After the death of Josef Stalin in 1953, the socio-political tensions in Soviet Armenia began to thaw.  Many political prisoners were released.  The visit of French Prime Minister Christian Pineau in 1956, was a pivotal event that helped expose the plight of the French-Armenians to the Western world.  The event had a ripple down effect for the other repatriates.  The handful of repatriates that were allowed to leave in the late 1950s and early 1960s were mainly the French-Armenians and the American-Armenians. However, there had to be an immediate family relative to initiate the emigration process.  My family was successful in getting its exit visa to leave in 1965, despite many issues with the embassies, the issuing of passports and troubling air travel scenarios.  Our ability to leave was in thanks to my paternal grandmother's convoluted adoption history that had officially 'given' her a sister in the United States.  Eventually, my entire immediate family left Soviet Armenia, leaving behind my deceased maternal grandfather, Sebouh Hekimian, who died months before my birth.  Born in Abkhazia, he was a man who was originally from Ordu, a port city along the Black Sea, notably a different cultural world of Armenians.  As a young orphaned man, he grew up in France where he had worked, married and had children.  He now lays to rest in Yerevan as a French-Armenian repatriate from 1947.  There were many others like him.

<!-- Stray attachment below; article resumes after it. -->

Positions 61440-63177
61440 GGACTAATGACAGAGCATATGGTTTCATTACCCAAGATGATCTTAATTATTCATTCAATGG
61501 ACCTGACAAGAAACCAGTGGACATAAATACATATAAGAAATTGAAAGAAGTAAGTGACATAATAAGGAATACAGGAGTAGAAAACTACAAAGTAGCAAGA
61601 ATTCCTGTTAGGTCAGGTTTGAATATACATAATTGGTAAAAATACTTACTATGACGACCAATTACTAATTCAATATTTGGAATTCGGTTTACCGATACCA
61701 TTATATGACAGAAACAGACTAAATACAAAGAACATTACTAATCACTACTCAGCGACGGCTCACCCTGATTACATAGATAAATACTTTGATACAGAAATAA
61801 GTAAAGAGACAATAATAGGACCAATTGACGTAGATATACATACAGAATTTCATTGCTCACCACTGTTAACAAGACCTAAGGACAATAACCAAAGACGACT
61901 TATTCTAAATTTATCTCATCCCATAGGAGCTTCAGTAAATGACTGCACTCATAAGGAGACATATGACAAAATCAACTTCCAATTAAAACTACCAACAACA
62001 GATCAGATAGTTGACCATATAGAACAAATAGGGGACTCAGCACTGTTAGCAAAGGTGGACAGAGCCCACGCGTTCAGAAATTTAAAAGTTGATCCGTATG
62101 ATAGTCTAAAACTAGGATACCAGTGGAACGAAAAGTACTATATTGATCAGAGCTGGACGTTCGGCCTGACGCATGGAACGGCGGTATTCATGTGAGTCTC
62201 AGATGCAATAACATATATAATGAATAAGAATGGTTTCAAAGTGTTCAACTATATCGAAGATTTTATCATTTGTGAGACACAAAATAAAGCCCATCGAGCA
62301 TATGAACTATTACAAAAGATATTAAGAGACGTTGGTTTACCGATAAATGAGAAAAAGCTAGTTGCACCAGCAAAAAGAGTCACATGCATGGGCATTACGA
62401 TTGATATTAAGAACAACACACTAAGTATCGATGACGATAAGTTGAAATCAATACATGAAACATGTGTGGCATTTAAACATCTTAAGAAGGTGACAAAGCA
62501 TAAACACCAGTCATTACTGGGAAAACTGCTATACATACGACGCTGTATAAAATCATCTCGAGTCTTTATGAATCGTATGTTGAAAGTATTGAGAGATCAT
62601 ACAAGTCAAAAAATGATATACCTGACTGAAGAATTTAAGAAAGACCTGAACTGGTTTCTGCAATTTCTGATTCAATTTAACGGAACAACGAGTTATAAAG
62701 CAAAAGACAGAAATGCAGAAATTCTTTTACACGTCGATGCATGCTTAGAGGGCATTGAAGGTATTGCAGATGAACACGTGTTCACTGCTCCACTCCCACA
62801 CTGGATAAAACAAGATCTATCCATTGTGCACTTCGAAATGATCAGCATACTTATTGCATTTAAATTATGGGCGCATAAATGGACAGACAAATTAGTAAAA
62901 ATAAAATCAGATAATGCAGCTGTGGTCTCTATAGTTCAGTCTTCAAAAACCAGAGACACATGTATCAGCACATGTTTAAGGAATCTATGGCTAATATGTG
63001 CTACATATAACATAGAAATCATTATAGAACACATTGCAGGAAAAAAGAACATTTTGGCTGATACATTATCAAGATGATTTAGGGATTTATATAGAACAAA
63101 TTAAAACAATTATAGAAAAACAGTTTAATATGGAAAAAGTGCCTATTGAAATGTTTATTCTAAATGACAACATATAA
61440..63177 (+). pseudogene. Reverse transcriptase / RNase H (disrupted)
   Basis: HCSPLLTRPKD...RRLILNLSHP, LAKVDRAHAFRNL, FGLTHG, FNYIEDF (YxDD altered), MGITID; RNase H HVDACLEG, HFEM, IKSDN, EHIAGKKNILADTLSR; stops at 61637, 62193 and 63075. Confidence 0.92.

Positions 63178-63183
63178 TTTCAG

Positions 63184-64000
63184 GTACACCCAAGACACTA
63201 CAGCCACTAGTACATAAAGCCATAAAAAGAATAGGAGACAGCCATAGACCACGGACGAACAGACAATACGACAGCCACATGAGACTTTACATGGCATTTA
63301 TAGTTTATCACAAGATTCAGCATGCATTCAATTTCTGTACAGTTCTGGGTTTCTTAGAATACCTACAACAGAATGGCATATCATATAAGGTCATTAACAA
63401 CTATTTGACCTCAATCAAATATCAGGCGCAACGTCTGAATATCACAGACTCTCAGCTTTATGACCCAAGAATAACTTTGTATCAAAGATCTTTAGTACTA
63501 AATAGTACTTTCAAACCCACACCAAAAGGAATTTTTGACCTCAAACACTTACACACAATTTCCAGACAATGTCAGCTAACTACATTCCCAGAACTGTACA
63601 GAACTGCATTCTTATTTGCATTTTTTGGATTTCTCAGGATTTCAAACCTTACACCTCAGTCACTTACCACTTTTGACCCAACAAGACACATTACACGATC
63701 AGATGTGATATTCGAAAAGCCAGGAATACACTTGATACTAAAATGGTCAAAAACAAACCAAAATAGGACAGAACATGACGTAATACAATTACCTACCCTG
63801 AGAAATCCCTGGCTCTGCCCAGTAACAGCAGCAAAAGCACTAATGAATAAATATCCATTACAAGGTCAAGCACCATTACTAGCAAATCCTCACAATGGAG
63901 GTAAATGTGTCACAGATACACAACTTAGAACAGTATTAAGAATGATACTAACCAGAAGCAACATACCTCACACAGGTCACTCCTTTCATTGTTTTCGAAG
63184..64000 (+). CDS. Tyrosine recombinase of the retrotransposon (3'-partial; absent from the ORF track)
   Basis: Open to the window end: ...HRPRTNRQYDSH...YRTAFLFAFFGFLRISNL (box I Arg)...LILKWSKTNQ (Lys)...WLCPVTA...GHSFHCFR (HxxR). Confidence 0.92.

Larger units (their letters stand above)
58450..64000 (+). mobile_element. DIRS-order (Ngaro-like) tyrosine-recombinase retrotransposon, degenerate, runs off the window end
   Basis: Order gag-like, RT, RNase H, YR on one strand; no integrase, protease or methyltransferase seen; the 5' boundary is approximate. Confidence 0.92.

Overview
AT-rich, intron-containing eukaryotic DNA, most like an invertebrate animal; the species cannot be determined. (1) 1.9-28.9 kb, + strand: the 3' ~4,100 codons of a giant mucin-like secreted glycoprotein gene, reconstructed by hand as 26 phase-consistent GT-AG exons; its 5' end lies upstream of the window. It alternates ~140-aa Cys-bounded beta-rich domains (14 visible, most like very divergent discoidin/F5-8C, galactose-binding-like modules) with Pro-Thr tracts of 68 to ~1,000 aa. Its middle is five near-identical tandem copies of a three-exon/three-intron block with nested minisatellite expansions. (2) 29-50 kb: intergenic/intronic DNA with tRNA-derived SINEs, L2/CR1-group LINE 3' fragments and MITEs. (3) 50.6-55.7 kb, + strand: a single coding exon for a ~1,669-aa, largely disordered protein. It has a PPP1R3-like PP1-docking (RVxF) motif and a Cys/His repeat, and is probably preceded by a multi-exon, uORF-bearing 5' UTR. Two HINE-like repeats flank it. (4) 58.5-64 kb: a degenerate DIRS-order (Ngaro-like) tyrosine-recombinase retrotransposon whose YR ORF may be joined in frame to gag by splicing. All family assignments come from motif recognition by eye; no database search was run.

Arriving in the United States at the age of 5, I spoke Western Armenian and no English.  I began schooling within months after our arrival to the United States.  Compelled to learn my new found language quickly, my father spoke only English with me, my sister, and my mother.  To the chagrin of my paternal grandparents, my Armenian regressed and no longer developed beyond that of a child's vocabulary.  Living in an area of the United States where there were no Armenian schools, I lost the little that I knew of my native language.  One day, I remember overhearing my paternal grandfather, Asadour Antaramian, say to my father that my sister and I were not his grandchildren unless we spoke Armenian.  As a child it was difficult to comprehend this--no doubt it added to my questions of my Armenian identity.